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FILE PHOTO: FILE PHOTO: The debate stage is prepared to the 2020 vice presidential debate between U.S. Vice President Mike Pence and Democratic vice presidential nominee and U.S. Senator Kamala Harris on the campus of the University of Utah in Salt Lake City, Utah, U.S., October 7, 2020. Justin Sullivan/Pool via REUTERS/File Photo/File Photo
Order from Chaos

10 questions for Trump and Biden during their final debate

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The October 22 televised debate between President Donald Trump and former Vice President Joe Biden caps a turbulent campaign season. Moderator Kristen Welker of NBC will be asking the candidates questions about climate change, national security, and leadership, in addition to the topics of fighting COVID-19, American families, and race in America.

Brookings Foreign Policy experts Samantha Gross, Michael O’Hanlon, and Thomas Wright offer questions they’d like to hear the candidates answer in their final debate, honing in on thorny policy issues like Iran, China, climate resilience, NATO, and more.


Samantha GrossSamantha Gross (@samanthaenergy), Fellow and Director of the Energy Security and Climate Initiative, asks:

Regardless of your personal views on climate change, large segments of the public here and abroad feel strongly about the issue, and governments in Europe and elsewhere are taking action to reduce their greenhouse gas emissions and to incorporate climate into their trade polices. How does the U.S. economy stay competitive in this changing world?

We are seeing many of the effects that climate scientists predicted — natural disasters like floods, fires, hurricanes, and droughts are becoming stronger and more common. What should the government do to make the United States more resilient to these threats?

Michael O'Hanlon headshotMichael O’Hanlon (@MichaelEOhanlon), Senior Fellow and Co-Director of the Center for Security, Strategy, and Technology, asks:

Vice President Biden, you have questioned President Trump’s rationale for approving a U.S. airstrike that killed Iranian commander Qassem Soleimani in January, saying that your opponent “flat-out lied” about the nature of the threat. What do you say to those who argue the attack on Soleimani was justifiable because of his direct role in planning operations that killed hundreds of American troops, especially in Iraq, over the years?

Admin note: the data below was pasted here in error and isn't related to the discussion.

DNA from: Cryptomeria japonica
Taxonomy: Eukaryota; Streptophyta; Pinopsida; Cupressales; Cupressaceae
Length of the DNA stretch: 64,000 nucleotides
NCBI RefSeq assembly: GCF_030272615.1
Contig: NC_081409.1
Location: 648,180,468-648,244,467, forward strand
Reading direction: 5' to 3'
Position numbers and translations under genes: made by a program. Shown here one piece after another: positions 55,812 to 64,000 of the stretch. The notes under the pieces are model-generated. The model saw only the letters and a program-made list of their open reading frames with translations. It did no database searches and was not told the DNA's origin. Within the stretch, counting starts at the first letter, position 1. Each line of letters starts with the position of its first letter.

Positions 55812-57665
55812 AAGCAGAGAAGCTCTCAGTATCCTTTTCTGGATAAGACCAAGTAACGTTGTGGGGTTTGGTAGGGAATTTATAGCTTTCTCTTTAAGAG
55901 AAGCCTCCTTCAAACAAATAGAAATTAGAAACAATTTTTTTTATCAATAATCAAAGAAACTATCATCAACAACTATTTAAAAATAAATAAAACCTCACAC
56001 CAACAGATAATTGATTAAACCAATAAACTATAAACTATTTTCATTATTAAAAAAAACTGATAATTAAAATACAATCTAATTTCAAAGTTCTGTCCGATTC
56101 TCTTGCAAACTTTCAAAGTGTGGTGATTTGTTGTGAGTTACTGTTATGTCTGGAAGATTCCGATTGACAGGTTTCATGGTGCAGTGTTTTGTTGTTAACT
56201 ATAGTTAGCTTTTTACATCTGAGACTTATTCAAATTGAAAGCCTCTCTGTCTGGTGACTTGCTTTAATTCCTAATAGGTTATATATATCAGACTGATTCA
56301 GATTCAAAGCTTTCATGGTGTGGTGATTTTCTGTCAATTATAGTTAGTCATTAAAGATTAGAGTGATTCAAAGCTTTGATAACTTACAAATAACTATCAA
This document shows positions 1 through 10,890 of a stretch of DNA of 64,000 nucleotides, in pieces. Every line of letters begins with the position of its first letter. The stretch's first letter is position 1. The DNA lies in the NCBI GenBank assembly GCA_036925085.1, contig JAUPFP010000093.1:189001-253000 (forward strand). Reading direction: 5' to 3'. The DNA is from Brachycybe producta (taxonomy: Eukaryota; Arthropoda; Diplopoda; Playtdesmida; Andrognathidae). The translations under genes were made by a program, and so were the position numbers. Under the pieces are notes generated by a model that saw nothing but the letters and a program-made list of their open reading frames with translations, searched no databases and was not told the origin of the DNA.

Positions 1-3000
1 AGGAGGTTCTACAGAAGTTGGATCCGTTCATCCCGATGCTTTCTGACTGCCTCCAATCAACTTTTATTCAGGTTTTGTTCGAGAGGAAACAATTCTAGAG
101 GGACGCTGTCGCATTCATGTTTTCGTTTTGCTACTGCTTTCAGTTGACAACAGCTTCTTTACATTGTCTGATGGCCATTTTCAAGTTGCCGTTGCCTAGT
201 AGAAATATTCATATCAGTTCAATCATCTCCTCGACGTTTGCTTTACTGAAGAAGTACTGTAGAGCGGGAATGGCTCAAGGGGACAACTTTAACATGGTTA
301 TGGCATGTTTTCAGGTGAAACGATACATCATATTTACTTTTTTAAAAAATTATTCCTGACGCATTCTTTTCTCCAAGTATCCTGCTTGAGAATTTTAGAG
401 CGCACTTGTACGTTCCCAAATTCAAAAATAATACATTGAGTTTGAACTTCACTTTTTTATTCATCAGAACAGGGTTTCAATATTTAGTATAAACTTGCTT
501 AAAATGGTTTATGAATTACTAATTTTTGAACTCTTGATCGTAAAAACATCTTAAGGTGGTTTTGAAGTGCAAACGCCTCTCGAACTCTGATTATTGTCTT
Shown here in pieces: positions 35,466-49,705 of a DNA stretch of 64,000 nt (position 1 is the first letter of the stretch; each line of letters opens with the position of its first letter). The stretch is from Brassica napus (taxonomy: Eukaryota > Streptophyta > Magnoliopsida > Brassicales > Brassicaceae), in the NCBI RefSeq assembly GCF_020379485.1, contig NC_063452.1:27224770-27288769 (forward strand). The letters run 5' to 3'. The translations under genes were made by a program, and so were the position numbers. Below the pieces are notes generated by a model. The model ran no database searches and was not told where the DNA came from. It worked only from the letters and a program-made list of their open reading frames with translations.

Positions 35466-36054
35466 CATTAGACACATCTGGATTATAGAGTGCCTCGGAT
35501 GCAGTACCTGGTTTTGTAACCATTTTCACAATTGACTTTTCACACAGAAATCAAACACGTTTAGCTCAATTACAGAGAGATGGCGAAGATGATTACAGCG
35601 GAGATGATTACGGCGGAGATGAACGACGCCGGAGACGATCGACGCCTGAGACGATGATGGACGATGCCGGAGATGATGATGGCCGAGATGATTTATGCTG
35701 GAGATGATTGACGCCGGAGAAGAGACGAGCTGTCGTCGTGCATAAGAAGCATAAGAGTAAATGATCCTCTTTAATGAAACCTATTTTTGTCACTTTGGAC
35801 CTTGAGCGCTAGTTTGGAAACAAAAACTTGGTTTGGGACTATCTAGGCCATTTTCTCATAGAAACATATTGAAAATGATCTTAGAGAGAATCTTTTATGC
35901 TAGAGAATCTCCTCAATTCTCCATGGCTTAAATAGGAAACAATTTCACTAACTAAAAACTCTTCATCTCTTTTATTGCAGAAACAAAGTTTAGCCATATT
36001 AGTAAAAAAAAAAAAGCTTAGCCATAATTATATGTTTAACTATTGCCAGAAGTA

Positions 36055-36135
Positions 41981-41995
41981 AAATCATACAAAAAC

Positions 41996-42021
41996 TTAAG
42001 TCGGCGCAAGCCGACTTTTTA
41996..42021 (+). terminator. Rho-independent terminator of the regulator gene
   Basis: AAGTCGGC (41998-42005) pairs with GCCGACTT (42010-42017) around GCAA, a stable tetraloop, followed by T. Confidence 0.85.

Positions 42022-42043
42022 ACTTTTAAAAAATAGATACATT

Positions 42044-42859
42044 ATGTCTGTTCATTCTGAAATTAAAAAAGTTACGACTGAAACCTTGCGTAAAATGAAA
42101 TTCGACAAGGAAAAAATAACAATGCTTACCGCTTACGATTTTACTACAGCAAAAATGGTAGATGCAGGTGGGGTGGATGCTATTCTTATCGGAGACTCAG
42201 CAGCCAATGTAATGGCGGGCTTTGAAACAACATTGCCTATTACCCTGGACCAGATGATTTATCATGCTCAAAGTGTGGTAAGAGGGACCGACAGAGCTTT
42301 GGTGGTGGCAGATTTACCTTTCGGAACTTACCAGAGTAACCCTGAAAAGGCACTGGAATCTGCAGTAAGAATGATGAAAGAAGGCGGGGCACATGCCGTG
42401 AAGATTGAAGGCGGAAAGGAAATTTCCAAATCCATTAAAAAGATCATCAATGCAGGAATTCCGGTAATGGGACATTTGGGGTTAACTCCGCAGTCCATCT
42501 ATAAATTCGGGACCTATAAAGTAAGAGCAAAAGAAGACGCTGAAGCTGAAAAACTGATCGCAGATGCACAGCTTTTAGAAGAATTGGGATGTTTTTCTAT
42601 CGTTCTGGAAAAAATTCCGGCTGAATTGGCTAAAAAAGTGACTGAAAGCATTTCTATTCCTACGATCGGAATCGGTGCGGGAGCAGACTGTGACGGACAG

President Trump, your administration has taken a forceful approach to Iran — demanding, with little international support, something very close to regime change. Is that how you would characterize it, and is that a realistic aim that you would continue to pursue if you won a second term as president? And Vice President Biden, how would your approach differ? Is it adequate to rejoin the 2015 nuclear deal with some of its key provisions already due to start expiring in 2023?

Is China destined to be America’s next enemy? How can we avoid war with another nuclear-armed superpower such as China?

Thomas WrightThomas Wright (@thomaswright08), Senior Fellow and Director of the Center on the United States and Europe asks:

President Trump, your former national security adviser John Bolton has said you might pull the United States out of NATO in a second term. Will you?

Vice President Biden, you have called Saudi Arabia a “pariah state.” How will U.S. relations with Saudi Arabia change if you are president?

President Trump, is China’s construction of concentration camps in the province of Xinjiang of concern to the United States? What role should human rights play in relations with China?

Also for President Trump: Which international leaders do you get along with best? Which do you not get along with?

Vice President Biden, you have had a long career in politics — what foreign policy issue have you changed your mind on over the past decade?

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